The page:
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Topics presented at the 16th IGPA conference on generics Posted 17/01/2014

Topics presented at the 16th Annual IGPA Conference, held in Brussels, Belgium, 9–11 December 2013, showed that despite differences in the pharmaceutical market in different countries most appreciate the value of generics. In most cases this is driven by cost reduction.

A review of the market and trends in Europe and North America revealed that the majority of medicines consumed in Canada, Europe and the US are generics. Biosimilars were also highlighted as being key to increase patients’ access to innovative treatments. Trends for the generics market in Canada, Europe and North America were the increased uptake of generics and cost reductions, as well as the consolidation and globalization of generics companies.

The importance for Europe to adopt a manufacturing provision allowing generics companies to develop their products during the period covered by the Supplementary Protection Certificate (SPC) was highlighted. Other intellectual property topics covered were settlements between brand-name and generics companies and patent pools.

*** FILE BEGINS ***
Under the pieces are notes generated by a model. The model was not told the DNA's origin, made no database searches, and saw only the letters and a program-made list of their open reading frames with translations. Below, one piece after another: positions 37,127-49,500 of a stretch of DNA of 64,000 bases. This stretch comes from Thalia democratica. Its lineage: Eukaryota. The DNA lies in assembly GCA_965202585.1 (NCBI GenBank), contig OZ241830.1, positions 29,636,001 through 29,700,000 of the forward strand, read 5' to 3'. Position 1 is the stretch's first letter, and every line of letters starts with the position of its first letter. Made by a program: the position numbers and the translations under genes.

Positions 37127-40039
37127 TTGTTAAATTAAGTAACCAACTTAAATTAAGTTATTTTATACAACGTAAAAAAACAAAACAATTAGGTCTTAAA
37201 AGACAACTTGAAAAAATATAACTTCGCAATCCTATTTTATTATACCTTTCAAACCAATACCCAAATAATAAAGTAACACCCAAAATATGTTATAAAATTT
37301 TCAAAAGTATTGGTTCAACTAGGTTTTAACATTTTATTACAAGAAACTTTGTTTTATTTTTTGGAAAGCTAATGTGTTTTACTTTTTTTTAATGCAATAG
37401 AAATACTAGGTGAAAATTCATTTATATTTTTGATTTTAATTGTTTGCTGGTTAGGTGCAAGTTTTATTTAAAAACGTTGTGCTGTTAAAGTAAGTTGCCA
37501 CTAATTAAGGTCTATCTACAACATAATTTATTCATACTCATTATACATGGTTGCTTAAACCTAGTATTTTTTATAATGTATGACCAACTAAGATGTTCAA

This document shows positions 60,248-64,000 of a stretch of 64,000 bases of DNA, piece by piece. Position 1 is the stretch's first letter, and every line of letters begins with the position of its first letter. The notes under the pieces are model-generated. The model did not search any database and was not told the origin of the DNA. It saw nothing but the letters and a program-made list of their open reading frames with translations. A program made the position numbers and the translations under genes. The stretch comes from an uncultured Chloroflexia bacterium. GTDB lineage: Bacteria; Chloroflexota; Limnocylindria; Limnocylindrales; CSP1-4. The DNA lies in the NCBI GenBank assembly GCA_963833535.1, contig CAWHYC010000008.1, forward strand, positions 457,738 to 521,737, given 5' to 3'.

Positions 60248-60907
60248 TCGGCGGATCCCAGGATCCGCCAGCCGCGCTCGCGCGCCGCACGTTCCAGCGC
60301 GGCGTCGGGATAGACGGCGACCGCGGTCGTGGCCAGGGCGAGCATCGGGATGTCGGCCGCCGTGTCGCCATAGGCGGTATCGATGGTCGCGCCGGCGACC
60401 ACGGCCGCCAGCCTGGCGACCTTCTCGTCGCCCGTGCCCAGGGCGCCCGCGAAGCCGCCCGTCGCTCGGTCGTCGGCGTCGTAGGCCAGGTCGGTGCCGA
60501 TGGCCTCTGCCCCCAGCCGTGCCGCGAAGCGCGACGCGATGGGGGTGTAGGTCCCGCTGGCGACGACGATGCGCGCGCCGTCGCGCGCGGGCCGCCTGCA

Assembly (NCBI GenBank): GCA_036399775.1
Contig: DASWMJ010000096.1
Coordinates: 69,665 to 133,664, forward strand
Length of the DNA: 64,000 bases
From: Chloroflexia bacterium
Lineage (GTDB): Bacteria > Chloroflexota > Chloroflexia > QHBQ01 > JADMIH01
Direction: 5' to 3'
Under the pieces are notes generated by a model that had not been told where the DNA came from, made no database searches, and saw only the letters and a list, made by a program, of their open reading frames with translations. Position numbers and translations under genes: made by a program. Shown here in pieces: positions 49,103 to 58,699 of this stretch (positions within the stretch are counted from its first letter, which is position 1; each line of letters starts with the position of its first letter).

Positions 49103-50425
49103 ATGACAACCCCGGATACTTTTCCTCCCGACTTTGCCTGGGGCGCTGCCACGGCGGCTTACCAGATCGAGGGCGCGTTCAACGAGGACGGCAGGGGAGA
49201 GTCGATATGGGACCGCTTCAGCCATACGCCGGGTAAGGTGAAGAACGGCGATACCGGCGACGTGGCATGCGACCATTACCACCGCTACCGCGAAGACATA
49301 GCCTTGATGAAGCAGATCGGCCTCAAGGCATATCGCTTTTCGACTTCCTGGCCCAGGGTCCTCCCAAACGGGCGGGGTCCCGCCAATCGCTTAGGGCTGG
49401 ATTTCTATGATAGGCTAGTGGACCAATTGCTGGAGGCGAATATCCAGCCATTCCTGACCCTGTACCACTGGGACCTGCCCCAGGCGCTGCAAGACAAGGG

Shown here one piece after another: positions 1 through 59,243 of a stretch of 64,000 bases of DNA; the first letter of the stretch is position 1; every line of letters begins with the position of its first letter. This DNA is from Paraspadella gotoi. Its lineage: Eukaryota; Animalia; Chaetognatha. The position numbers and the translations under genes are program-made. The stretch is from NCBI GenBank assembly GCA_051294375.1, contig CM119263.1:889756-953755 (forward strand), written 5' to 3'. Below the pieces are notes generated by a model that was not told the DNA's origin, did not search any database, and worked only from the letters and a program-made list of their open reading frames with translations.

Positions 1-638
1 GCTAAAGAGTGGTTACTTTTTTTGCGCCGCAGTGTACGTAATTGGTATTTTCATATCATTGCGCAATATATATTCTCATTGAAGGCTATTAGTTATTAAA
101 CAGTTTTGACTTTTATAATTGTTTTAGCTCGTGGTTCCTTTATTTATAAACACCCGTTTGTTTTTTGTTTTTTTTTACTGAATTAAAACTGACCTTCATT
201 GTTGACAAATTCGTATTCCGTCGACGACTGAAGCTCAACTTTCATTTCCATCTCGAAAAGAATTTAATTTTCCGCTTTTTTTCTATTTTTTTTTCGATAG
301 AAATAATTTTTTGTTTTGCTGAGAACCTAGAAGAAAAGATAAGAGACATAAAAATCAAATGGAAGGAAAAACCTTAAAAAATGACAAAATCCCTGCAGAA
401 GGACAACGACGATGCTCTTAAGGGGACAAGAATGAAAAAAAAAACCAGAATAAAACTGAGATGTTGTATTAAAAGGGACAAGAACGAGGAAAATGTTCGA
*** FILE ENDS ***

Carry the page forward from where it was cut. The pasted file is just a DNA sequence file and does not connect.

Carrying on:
A review of the market and trends in Asia showed China to be one of the most significant markets for off-patent originators and generics. A review of the market and trends in emerging markets such as Brazil and Mexico showed the high use of generics and the great potential for biosimilars in these countries. A review of the Middle East showed how inequities in healthcare provisions contributed to the Arab Spring.

The importance of using an international approach in order to ensure the quality of starting materials for pharmaceuticals was highlighted. How regulatory agencies, such as EMA and FDA, were working towards increased cooperation and convergence of regulatory processes was outlined. The actions of International Generic Drug Regulators (IGDRP) to foster international collaboration and convergence of regulations was discussed. The willingness of Europe to adopt an ‘information-sharing’ model and accept data from Competent Authorities from third countries was also presented.

Finally, the impact of trade agreements on generics was discussed. In most cases these trade agreements were seen to have a negative impact, in that they generally increased patent protection for brand-name drugs, delaying the introduction of generics.

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Source: IGPA

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